The New York Times offers an important feature article, entitled Complaints About Nursing Home Evictions, and Regulators Take Note.  From the opening paragraphs:

Six weeks after Deborah Zwaschka-Blansfield had the lower half of her left leg amputated, she received some news from the nursing home where she was recovering: Her insurance would no longer pay, and it was time to move on.

 

The home wanted to release her to a homeless shelter or pay for a week in a motel.“That is not safe for me,” said Ms. Zwaschka-Blansfield, 59, who cannot walk and had hoped to stay in the home, north of Sacramento, until she could do more things for herself — like getting up if she fell.

 

Her experience is becoming increasingly common among the 1.4 million nursing home residents across the country. Discharges and evictions have been the top-ranking category of grievances brought to state long-term care ombudsman programs, the ombudsman agencies say.

This article is definitely worth a careful read.    

February 23, 2018 in Consumer Information, Current Affairs, Discrimination, Elder Abuse/Guardianship/Conservatorship, Ethical Issues, Federal Statutes/Regulations, Health Care/Long Term Care, Housing, Medicaid, Medicare, State Cases, State Statutes/Regulations, Statistics | Permalink | Comments (0)

Sunday, February 11, 2018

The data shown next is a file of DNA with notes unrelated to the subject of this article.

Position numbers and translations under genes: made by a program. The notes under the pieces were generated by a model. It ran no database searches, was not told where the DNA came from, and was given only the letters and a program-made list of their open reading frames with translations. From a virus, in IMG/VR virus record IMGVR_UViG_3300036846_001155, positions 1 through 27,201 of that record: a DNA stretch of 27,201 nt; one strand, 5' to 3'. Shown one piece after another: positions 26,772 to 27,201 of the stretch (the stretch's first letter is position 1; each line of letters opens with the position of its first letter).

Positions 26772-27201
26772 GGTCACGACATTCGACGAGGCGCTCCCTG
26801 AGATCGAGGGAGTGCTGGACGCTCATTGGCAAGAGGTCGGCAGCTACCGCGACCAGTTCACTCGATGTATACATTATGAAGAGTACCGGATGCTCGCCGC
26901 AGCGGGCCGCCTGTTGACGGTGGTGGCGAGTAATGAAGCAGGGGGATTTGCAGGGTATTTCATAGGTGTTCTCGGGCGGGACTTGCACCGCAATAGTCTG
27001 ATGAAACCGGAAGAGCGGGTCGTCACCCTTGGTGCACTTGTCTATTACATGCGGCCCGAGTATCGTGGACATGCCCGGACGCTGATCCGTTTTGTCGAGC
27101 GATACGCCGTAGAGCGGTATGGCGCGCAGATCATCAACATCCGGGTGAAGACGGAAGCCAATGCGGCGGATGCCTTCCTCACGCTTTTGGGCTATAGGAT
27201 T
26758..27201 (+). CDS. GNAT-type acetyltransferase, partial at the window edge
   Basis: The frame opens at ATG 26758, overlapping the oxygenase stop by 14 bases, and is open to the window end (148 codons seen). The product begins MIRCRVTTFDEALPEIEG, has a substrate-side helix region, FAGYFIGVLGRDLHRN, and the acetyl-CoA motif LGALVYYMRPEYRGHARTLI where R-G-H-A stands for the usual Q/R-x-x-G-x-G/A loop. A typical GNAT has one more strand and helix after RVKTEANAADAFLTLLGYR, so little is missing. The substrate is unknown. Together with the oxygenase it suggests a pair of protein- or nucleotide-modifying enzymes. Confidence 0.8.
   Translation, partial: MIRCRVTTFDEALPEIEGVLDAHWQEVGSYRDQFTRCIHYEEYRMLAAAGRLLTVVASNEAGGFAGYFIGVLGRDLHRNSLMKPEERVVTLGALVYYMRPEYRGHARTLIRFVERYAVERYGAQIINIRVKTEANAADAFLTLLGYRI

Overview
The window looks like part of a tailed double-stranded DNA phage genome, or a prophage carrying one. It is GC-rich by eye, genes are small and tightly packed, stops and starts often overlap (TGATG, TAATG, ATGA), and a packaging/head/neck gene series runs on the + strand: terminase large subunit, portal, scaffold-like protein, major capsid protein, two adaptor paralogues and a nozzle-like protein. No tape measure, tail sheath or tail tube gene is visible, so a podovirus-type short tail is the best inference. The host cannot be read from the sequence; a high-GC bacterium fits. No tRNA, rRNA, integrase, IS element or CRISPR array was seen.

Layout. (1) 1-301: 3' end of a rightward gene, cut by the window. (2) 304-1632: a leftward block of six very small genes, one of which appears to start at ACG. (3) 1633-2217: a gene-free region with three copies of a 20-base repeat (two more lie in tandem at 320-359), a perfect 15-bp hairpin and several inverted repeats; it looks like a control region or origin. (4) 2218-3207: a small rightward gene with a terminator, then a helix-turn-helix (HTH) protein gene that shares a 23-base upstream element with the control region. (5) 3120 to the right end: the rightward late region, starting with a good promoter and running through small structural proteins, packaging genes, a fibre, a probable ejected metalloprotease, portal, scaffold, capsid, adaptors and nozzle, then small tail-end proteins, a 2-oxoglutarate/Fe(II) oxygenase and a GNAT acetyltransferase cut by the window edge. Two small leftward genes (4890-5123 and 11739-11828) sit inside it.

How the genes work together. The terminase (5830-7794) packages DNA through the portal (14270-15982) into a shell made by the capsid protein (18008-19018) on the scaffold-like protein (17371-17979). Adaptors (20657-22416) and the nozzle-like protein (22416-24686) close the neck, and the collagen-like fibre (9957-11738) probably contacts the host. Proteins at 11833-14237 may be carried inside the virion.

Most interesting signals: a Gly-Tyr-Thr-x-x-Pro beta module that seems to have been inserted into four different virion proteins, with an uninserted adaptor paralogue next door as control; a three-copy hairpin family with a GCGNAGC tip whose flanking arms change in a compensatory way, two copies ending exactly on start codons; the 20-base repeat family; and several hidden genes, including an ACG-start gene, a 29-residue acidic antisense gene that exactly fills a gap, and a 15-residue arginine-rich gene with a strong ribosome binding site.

Seventh Circuit Interprets "Ambiguous" Special Needs Trust, Amid Background of Fraud Claims

On February 7, 2018, the Seventh Circuit ruled as a matter of law that language in documentation attempting to create a Special Needs Trust was ambiguous.  In its decision in National Foundation for Special Needs Integrity, Inc. v. Reese, the Court resolved the ambiguity in favor of the children of the Missouri woman who had established the trust, using proceeds of her personal injury settlement. 

The Court, with jurisdiction that appeared to be based on diversity, ordered an Indiana foundation that was named as the trustee of the account to reimburse the estate of the deceased Missouri woman.  The amount awarded is more than $243K, plus prejudgment interest.  The decision by itself is interesting, especially as it touches on issues such as the intention of the settlor, a defense of laches and the roles of a law office or others in counseling the Missouri woman, who was reportedly unable to read, on how to complete the trust documents.  Even more interesting is news indicating that the foundation was created by "a suspended Indiana attorney facing charges that he stole from other clients' trusts." See The Indiana Lawyer's report on Seventh Circuit Reverses, Orders Special Needs Trust Group to Pay Estate.

In the lawsuit, the foundation argued it was entitled to keep the funds designated in the trust, based on a variety of theories including laches; the laches defense failed when the court, in an extended footnote, observed there was no evidence the foundation ever notified the woman's personal representative of outstanding trust amounts, allowing the PR to believe that any proceeds had been used to reimburse the state for Medicaid expenditures.  Instead, the court concluded the foundation simply transferred portions of the mother's account into other accounts, which might have been permitted under certain guidelines, if it had been clear the trust was intended to be a "pooled" special needs trust.